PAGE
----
Now for some, who equate love and tolerance with a full and complete approval of all they do, such a statement will simply be dismissed. In their “all or nothing world,” a failure to approve wholeheartedly equals hate and bigotry. Little can be done to satisfy those such as these, except to point out the extremity of their judgment and the lack of tolerance they themselves exhibit.
As for the Church, we continue to welcome those with a homosexual orientation but must teach in love that, in accord with Scripture, they are called to live chastely, that is, in the celibate state, as in anyone who is unmarried. There are even support groups without Church auspices that provide encouragement such as Courage. It also remains true we cannot support Gay “marriage” for the same principled reasons that Scripture sets forth.
More than this we cannot do. But I will say, I know more than a few lay people with homosexual orientation who have embraced the Church teaching and live it well. They are good and faithful Catholics and many have leadership roles, and are valued members of their parishes. The Catholic Church does not hate homosexuals.
And this leads us finally back to Stacy Trasanco’s blog post. Some will argue that there is no harm in public displays of affection (PDAs) by homosexual couples, and that we should learn to be more tolerant.
Tolerance has its place but it also has its limits. As Catholics we are not wholly intolerant in the sense that we seek to force an end to private behavior we do not consider good. Very few Christians I have ever heard from are asking for the police to enter bedrooms and make arrests. But we ought not be asked to approve of public acts we consider wrong.
Almost every law in this country enshrines some sort of limit to tolerance, so limited tolerance is not unique to Bible-believing Christians. And we will, and must ask that others curb public behaviors we consider to be sinful.
We may lose this battle culturally, and PDAs by homosexual couples may become more common, but it is not hateful for us to enter the discussion and express our displeasure over this and seek to influence others in that discussion.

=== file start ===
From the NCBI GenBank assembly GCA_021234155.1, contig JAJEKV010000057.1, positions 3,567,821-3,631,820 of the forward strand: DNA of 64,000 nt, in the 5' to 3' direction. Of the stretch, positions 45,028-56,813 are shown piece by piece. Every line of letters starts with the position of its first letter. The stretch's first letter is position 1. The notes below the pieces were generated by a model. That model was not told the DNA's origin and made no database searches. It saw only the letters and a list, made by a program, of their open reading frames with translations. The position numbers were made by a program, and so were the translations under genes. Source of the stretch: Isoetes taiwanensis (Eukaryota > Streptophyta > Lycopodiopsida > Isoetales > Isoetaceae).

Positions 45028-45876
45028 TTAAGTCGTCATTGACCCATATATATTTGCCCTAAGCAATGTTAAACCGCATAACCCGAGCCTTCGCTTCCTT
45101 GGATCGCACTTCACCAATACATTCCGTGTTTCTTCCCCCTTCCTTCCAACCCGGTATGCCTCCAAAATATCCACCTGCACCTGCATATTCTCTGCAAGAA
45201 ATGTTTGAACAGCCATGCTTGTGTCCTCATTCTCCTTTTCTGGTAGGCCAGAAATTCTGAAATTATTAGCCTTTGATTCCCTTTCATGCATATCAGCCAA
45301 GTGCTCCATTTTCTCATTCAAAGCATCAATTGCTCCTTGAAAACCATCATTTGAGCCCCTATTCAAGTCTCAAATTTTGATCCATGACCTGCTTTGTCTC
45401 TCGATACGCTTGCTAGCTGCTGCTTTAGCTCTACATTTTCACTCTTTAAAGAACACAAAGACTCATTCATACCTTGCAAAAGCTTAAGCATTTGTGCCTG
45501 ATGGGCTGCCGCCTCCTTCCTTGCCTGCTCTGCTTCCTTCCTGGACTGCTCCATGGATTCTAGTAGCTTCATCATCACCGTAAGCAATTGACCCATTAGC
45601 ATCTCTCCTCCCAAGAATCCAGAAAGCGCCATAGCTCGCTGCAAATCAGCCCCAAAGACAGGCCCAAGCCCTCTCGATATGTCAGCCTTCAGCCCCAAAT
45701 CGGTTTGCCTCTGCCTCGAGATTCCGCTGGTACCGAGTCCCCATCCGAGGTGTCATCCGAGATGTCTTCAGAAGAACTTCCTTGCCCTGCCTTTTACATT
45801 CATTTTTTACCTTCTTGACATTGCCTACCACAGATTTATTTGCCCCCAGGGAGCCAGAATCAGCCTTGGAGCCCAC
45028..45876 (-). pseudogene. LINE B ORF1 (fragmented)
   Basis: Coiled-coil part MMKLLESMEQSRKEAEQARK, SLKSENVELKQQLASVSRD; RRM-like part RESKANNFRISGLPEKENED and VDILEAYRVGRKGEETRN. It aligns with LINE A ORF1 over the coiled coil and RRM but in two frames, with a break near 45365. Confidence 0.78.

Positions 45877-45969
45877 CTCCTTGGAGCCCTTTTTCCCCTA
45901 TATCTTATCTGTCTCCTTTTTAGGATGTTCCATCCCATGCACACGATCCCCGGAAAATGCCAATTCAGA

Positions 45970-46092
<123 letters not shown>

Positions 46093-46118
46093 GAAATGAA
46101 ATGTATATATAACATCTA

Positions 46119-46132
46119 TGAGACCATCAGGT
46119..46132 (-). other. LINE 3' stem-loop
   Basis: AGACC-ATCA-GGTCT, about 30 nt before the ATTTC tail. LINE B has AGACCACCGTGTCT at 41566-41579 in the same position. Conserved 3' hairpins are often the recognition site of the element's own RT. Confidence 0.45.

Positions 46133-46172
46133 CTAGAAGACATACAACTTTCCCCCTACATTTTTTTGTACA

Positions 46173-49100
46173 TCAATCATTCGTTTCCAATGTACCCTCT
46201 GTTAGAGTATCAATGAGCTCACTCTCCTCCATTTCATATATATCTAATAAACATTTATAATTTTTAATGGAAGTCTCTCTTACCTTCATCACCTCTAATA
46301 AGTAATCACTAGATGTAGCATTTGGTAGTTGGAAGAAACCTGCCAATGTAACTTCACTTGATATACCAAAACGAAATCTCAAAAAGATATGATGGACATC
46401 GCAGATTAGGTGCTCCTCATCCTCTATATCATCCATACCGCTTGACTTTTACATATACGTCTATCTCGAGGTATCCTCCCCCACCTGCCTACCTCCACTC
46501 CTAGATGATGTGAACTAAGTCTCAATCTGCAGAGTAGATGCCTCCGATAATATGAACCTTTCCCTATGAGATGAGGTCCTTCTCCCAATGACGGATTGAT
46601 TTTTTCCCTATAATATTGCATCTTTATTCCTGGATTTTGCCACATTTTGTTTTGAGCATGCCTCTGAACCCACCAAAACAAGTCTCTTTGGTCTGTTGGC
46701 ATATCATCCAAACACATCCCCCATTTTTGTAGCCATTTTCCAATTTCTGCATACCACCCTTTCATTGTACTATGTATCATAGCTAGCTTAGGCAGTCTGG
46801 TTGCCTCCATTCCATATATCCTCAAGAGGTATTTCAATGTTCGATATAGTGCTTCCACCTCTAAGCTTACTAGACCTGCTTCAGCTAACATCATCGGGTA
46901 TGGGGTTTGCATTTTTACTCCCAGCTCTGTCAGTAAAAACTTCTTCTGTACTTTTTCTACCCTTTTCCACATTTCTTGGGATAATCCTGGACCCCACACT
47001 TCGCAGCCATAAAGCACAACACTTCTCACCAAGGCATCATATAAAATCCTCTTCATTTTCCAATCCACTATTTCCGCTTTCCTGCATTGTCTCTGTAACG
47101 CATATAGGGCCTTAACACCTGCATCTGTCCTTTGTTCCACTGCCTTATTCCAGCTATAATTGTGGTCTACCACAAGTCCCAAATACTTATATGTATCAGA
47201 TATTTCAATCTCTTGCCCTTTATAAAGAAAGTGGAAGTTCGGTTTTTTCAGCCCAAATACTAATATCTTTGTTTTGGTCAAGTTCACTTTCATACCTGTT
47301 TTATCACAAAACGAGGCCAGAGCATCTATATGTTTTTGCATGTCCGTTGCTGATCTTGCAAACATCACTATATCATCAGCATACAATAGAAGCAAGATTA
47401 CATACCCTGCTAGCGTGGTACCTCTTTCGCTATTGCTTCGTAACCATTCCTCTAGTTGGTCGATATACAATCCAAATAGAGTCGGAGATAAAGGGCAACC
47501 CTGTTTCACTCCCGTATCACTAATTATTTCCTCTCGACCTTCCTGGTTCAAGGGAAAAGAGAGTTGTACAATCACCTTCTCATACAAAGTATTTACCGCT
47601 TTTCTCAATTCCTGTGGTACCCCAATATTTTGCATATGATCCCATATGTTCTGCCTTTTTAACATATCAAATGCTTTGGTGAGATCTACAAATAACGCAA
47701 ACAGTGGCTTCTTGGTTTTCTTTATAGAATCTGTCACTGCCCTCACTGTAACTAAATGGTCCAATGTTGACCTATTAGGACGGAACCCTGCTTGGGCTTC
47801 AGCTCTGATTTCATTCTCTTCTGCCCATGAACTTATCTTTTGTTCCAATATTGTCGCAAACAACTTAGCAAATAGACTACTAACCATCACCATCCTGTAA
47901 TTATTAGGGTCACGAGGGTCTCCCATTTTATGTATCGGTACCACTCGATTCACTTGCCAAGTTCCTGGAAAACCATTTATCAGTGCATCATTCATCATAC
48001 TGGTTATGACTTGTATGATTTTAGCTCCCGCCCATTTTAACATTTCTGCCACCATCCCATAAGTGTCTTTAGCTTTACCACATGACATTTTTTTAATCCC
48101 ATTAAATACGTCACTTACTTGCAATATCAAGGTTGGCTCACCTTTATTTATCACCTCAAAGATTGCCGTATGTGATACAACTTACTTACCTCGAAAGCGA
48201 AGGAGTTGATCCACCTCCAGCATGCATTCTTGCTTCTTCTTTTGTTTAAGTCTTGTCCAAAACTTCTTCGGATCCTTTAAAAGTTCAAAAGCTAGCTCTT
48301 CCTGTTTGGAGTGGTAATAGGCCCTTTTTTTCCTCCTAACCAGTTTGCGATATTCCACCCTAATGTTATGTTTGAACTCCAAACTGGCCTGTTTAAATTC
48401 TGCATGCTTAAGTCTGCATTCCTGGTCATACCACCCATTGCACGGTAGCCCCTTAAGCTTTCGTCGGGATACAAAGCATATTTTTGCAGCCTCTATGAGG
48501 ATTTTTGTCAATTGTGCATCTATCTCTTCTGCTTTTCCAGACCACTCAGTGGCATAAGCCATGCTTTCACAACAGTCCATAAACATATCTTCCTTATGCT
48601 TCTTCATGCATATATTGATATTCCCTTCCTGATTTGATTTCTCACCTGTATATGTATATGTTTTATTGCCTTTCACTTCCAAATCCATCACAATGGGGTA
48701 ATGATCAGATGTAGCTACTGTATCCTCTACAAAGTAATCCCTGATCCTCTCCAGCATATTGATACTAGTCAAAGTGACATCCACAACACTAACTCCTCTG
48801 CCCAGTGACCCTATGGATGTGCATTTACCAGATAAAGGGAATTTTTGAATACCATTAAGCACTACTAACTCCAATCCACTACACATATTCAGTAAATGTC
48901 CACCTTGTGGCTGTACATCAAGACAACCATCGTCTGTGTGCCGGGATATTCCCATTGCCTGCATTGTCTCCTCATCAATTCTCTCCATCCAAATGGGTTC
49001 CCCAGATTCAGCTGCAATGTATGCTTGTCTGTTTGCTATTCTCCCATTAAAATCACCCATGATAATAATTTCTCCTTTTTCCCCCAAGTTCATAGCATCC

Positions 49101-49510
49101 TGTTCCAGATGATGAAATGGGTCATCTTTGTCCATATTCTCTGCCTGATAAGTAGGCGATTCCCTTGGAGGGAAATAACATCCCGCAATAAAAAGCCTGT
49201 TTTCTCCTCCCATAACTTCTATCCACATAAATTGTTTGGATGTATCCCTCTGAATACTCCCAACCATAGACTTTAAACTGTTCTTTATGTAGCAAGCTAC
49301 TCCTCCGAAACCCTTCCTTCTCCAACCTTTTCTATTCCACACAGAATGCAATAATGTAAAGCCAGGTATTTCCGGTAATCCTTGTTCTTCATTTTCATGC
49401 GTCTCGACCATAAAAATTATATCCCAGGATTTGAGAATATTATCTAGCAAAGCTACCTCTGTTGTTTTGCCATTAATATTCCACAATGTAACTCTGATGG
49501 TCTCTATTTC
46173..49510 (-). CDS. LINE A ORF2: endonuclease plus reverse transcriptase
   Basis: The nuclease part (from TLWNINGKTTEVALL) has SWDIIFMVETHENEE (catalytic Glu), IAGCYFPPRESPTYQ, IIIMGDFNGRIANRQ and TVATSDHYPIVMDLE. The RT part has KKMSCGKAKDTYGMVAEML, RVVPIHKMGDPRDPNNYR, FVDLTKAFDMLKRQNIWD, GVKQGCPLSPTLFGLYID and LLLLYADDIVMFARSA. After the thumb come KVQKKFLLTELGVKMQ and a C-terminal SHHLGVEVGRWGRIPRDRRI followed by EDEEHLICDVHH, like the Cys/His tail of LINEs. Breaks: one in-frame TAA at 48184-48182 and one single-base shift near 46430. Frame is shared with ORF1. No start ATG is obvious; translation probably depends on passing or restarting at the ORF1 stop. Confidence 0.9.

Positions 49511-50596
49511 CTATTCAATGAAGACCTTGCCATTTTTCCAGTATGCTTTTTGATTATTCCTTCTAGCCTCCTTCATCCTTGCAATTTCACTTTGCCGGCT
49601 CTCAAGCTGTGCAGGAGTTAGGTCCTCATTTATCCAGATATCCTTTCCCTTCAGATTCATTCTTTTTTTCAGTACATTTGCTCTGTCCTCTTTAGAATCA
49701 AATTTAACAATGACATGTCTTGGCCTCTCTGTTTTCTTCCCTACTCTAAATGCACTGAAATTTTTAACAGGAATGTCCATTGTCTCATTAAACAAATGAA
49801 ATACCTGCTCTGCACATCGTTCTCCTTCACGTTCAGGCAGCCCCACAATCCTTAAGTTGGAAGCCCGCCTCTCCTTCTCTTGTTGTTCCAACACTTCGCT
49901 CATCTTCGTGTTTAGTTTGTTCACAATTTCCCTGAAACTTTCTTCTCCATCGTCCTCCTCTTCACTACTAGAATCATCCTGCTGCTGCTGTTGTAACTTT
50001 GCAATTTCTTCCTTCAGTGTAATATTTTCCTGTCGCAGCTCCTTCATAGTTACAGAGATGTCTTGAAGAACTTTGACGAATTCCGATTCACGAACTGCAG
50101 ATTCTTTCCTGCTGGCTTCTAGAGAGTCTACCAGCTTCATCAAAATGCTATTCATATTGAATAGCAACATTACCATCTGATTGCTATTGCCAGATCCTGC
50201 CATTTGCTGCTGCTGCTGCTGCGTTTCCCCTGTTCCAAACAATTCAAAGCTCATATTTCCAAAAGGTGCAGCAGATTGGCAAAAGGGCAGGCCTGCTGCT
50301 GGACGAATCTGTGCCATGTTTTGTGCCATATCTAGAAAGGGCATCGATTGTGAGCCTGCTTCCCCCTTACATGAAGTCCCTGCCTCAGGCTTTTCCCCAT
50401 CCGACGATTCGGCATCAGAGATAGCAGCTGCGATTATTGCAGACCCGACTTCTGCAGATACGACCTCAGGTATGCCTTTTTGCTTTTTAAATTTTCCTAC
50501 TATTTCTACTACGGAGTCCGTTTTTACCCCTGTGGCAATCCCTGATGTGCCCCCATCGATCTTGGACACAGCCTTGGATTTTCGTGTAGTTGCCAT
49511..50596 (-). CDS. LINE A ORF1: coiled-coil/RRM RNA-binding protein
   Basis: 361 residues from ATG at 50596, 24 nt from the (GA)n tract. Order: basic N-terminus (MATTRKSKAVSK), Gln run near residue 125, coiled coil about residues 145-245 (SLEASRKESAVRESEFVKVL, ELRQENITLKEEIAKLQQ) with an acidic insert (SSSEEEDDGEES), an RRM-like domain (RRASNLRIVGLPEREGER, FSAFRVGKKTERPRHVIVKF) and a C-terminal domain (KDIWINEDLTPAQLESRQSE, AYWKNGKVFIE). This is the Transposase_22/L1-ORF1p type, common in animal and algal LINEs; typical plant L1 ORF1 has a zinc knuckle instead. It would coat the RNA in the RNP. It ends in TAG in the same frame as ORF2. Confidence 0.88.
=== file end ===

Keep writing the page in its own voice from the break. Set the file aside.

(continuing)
There are many questionable things that all Americans are willing to overlook if they are done in private. But when they become public, there is a legitimate discussion that must be allowed to take place. And that discussion will need to include not just a lot of talk about what my “rights” are, but also what has historically been the norm in given communities.
Further some respect for the general consensus needs to be considered. Frankly most Americans are currently not happy to see public displays of affection from homosexual couples and the reason for this may be something other than mere bigotry.
When things start going public, public discussions are necessarily going to follow. And personal threats, name calling, curses, generalizations, caricatures, lies, and the presumption of hate and bigotry are not legitimate ways to have this discussion. Too often those who demand tolerance are the last to show it. Stacy has surely experienced this, as have I and not a few others.
Image Credit: Accepting Abundance
This video shows, in a humorous way how those who hold up tolerance sometimes run afoul of it themselves.